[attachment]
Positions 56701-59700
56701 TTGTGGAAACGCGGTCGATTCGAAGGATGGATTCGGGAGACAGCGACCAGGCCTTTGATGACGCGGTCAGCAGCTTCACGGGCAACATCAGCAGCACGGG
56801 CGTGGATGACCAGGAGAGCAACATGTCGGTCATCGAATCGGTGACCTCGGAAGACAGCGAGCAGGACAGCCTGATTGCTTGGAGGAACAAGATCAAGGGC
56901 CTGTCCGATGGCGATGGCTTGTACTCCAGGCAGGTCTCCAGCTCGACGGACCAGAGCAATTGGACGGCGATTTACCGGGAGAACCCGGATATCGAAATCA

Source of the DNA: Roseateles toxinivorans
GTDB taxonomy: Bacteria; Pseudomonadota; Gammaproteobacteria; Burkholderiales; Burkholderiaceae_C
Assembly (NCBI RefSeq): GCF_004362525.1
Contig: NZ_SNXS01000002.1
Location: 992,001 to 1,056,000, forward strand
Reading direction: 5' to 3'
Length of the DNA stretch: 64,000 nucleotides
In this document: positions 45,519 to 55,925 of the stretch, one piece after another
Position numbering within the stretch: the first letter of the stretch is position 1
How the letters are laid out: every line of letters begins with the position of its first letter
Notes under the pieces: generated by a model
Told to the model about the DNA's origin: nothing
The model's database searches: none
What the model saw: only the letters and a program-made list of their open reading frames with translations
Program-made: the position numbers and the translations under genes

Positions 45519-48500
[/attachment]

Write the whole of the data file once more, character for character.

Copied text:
Positions 56701-59700
56701 TTGTGGAAACGCGGTCGATTCGAAGGATGGATTCGGGAGACAGCGACCAGGCCTTTGATGACGCGGTCAGCAGCTTCACGGGCAACATCAGCAGCACGGG
56801 CGTGGATGACCAGGAGAGCAACATGTCGGTCATCGAATCGGTGACCTCGGAAGACAGCGAGCAGGACAGCCTGATTGCTTGGAGGAACAAGATCAAGGGC
56901 CTGTCCGATGGCGATGGCTTGTACTCCAGGCAGGTCTCCAGCTCGACGGACCAGAGCAATTGGACGGCGATTTACCGGGAGAACCCGGATATCGAAATCA

Source of the DNA: Roseateles toxinivorans
GTDB taxonomy: Bacteria; Pseudomonadota; Gammaproteobacteria; Burkholderiales; Burkholderiaceae_C
Assembly (NCBI RefSeq): GCF_004362525.1
Contig: NZ_SNXS01000002.1
Location: 992,001 to 1,056,000, forward strand
Reading direction: 5' to 3'
Length of the DNA stretch: 64,000 nucleotides
In this document: positions 45,519 to 55,925 of the stretch, one piece after another
Position numbering within the stretch: the first letter of the stretch is position 1
How the letters are laid out: every line of letters begins with the position of its first letter
Notes under the pieces: generated by a model
Told to the model about the DNA's origin: nothing
The model's database searches: none
What the model saw: only the letters and a program-made list of their open reading frames with translations
Program-made: the position numbers and the translations under genes

Positions 45519-48500